If you absolutely required me to screen something, I'd use my three hours to show short films. They're better than most features, and would at least demonstrate that a movie doesn't necessarily have to tell a stupid "story," be "entertaining" or any of that other rot Hollywood would make us believe.

MM: What would you show?

RC: Bruce Conner's Permian Strata, Valse Triste and A Movie; Jay Rosenblatt's Human Remains, Period Piece and Restricted; Su Friedrich's Sink or Swim and Rules of the Road; Shirley Clarke's Bridges-Go-Round; Mike Leigh's Afternoon, Sense of History and The Short and Curlies; Charlie Wiener's Rumba. And any 10 minutes from Tom Noonan's What Happened Was, Caveh Zahedi's Little Stiff, Mark Rappaport's Casual Relations, Elaine May's Mikey and Nicky, and Ozu's Late Spring.

The least the students would learn is that a film doesn't have to look like a Hollywood movie. that Hollywood is a tiny and ultimately unimportant rivulet flowing away from the great sea of art. The really smart ones would learn something about artistic structure and how the greatest movies use something other than action to keep us caring and in the moment—that the worst way to make a movie is to organize it around a sequence of events. Plot is the biggest lie we can tell about what life is really about. MM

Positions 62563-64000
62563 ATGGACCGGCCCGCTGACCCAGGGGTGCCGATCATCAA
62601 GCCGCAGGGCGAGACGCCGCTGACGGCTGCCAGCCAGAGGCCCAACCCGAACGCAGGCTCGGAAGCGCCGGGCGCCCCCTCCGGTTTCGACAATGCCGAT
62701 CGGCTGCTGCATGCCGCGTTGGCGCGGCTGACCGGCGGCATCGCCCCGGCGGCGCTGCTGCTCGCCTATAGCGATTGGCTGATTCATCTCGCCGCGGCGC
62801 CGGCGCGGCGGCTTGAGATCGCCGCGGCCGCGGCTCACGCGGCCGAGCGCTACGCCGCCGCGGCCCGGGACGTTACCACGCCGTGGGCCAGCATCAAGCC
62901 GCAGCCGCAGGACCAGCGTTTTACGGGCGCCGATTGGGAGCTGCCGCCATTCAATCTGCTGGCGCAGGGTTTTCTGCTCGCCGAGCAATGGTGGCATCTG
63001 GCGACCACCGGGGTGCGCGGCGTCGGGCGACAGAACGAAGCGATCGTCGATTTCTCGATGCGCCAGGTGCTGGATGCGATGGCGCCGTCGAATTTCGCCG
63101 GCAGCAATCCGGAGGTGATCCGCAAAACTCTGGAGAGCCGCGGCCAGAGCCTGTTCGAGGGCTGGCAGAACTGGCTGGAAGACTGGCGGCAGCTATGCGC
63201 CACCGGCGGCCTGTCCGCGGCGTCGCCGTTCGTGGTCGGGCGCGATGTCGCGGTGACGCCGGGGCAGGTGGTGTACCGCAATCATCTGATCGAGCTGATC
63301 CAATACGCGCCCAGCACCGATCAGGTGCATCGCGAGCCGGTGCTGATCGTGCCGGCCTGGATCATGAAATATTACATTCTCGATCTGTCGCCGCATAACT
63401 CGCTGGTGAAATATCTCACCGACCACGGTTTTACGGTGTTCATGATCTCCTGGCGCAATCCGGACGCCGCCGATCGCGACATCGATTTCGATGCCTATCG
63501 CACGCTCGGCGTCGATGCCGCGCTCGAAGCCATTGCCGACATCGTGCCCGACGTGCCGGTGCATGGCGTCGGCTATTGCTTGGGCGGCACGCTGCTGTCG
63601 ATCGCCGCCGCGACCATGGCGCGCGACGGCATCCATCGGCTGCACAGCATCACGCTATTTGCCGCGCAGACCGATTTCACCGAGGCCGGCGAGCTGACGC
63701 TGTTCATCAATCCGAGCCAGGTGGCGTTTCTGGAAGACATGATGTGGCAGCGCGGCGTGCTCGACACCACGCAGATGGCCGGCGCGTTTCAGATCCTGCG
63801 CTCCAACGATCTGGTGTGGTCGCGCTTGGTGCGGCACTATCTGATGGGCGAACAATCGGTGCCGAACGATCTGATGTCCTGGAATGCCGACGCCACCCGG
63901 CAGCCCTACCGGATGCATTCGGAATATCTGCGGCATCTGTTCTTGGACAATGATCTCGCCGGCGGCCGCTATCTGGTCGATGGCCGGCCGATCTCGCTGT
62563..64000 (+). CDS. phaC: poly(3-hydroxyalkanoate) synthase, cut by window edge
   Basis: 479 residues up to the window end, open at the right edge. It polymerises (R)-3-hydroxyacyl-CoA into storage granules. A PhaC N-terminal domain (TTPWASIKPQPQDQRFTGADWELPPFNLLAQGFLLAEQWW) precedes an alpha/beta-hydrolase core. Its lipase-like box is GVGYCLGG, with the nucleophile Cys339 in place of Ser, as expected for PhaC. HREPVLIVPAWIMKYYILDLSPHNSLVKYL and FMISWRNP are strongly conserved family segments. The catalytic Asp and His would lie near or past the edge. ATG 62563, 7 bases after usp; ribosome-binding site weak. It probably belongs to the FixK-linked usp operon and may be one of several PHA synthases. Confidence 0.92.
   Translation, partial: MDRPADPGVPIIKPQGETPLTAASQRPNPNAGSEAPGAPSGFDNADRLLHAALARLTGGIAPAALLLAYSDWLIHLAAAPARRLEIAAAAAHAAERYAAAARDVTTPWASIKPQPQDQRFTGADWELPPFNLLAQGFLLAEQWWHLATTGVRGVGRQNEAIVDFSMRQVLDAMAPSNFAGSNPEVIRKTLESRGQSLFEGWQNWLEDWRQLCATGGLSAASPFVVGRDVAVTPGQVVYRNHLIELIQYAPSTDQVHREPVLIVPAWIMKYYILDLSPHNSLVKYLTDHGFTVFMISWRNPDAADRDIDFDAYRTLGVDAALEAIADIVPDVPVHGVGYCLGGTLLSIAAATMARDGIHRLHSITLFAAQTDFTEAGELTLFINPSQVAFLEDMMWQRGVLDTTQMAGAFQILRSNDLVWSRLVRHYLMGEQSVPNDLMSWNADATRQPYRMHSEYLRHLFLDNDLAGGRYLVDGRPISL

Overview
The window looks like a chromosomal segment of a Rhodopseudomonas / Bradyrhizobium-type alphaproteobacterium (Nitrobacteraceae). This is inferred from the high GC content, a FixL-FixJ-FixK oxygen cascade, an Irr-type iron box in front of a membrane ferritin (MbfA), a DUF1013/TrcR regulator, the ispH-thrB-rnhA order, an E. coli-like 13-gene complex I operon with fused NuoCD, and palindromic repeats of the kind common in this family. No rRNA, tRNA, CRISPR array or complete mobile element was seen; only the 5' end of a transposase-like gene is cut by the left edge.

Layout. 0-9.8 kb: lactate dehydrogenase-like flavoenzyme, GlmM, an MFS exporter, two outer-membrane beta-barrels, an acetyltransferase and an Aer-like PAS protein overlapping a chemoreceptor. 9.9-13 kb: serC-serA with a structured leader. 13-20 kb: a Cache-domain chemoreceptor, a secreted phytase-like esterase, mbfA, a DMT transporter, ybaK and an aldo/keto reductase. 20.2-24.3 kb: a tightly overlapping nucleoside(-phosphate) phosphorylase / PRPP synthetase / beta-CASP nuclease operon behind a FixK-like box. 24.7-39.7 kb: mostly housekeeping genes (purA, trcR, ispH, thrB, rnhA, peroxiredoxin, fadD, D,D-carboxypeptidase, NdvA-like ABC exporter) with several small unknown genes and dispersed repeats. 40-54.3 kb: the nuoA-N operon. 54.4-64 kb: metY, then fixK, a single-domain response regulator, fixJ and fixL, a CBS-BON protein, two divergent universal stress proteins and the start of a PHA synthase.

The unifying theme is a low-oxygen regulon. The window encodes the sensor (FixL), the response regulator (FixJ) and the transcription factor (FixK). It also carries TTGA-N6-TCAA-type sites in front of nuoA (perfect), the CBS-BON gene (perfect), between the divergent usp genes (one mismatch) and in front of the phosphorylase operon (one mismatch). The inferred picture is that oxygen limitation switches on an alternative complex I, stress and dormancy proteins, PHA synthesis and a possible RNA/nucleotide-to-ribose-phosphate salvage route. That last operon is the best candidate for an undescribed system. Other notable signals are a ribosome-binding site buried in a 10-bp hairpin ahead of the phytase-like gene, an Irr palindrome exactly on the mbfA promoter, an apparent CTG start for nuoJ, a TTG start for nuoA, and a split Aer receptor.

Ray Carney is Professor of Film and American Studies at Boston University and the author of more than fifteen books on film and other art, including the critically acclaimed Cassavetes on Cassavetes and The Films of Mike Leigh. He runs a web site devoted to independent film and other art at


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Comment by Rap Magna on 8/12/10 at 1:59 am

It is not easy to be good and excellent director. You have to choose the best story line, characters and you will be needing props. It must also be close to the interest of the viewers.

‎"Actors, by the nature of their calling, have a simpler, purer conception
of art", so says Ray Carney in a 2002 interview, where he allows us to infer that the future of cinema lies with actors.

Wednesday, 22 September 2010

The Great Acting Blog: "Waiting For Godot"